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Transportation rules in Dayton, Ohio are setting people up for jail time

Transportation rules in Dayton, Ohio are setting people up for jail time

On January 16, Markcus Brown was on his way to a job interview when he was approached by a police officer at one of the Regional Transit Authority (RTA) hubs in Dayton, Ohio. Standing next to friends wearing baggy pants and sweatshirts, Brown was asked to show his identification. After declining the request, he was issued a trespass warning that prevented him from returning to the transit center and riding RTA buses for two years. But Brown, who was 20 years old at the time, explained during a recent phone call that he didn’t know he was banned. His signature was also missing from the RTA form that people must sign when they’ve been issued a trespass warning and banned from the premises, according to documents obtained by the Fair Punishment Project.

Allegedly unaware of his status, the 20-year-old went back to the hub in May. Brown was again approached by an officer because “his pants were sagging,” according to an incident report. Once Brown’s name was run through the system, his status was flagged and he was arrested for trespassing.

Brown was locked up in Montgomery County’s jail, where he remained for nine days because he couldn’t pay bail set at $150 (and later increased to $200). With no other option, Brown waited for his mother to scrape together the funds. He told the Fair Punishment Project that during his incarceration, he didn’t get enough food or sleep, shivering in a shared cell each night. Eventually, Brown’s mother was forced to take out a loan to pay for her son’s release.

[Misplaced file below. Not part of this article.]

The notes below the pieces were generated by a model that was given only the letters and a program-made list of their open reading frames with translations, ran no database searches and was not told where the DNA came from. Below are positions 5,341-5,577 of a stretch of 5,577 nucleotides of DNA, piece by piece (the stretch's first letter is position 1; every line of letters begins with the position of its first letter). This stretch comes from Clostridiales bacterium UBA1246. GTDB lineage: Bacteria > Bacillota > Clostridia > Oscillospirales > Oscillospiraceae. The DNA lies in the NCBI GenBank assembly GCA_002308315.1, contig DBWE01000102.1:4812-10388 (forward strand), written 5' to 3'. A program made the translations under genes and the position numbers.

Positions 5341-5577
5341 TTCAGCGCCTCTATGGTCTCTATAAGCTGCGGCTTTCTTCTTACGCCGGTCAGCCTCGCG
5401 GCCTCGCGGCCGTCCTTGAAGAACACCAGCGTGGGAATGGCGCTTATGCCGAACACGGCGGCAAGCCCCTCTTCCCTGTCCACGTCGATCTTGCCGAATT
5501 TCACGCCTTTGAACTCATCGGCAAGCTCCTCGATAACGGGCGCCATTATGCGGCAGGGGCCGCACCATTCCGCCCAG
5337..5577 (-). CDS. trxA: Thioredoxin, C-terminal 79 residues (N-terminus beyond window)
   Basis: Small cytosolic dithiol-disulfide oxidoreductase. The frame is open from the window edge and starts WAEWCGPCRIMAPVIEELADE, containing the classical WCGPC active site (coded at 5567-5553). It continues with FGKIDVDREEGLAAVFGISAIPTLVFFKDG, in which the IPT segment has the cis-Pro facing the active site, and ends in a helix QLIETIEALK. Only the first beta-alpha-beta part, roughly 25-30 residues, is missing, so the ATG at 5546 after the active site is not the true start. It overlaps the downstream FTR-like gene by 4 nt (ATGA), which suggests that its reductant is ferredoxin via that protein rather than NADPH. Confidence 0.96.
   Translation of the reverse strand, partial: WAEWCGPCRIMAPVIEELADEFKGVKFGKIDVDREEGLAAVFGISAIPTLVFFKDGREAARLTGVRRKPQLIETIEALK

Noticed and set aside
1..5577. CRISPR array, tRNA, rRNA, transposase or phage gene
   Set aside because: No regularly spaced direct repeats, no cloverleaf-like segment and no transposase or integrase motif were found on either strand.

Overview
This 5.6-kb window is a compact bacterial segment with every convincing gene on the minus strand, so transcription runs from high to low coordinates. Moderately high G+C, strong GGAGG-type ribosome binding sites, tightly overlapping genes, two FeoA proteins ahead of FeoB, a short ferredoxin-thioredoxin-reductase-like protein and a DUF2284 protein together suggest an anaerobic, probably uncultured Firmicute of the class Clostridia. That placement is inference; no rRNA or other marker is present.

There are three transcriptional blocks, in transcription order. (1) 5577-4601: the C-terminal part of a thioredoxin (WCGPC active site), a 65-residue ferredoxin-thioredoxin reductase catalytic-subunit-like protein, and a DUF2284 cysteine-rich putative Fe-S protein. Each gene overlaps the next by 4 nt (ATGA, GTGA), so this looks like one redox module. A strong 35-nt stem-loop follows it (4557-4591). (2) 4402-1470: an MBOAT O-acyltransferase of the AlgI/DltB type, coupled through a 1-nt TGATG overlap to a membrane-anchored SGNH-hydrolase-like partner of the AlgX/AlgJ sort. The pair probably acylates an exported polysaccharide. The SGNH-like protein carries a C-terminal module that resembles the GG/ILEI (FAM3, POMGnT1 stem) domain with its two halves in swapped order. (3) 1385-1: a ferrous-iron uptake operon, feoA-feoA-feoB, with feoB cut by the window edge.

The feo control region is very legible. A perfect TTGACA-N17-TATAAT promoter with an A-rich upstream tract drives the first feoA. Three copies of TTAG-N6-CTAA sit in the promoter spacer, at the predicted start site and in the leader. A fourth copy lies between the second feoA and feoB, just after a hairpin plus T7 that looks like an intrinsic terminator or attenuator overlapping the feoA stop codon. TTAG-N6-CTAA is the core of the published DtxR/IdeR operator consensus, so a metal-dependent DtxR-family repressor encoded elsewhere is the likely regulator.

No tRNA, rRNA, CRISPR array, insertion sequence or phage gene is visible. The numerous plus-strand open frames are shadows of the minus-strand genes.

Not only is Brown’s story a common one, it showcases a wide range of criminal justice issues in Montgomery County: racial profiling by police officers, the perils of privatizing public services, the harsh economic realities of cash bail, and poor jail conditions.

Daniel Durocher, a Montgomery County public defender who represented Brown, says the RTA’s “Rules of the Road” often result in racial profiling that can then lead to an arrest. Although Dayton RTA is the city’s main public transportation system and says it wants to be “a premier public transportation provider that connects people and communities,” it is run by a private corporation that dictates how people should look (“hoodies must be removed upon boarding the bus”) and conduct themselves (“maintain personal hygiene so as not to offend fellow patrons”).

Dayton RTA hires officers from the city police department to patrol its property and enforce its policies. And while people aren’t arrested for violations like wearing baggy pants, swearing, littering, or waiting for the bus for too long (often classified as “loitering”), suspicion of breaking any one of RTA’s rules empowers police to approach them.

“[Officers] start asking questions,” Durocher said. “They use the RTA rules as a means to come into contact with somebody, and once they’re in contact with the person, they’re doing investigative work.” In some instances, police will ask to pat a person down; sometimes they will do so without permission. In effect, law enforcement can use the RTA rules as pretext for their own stop-and-frisk program.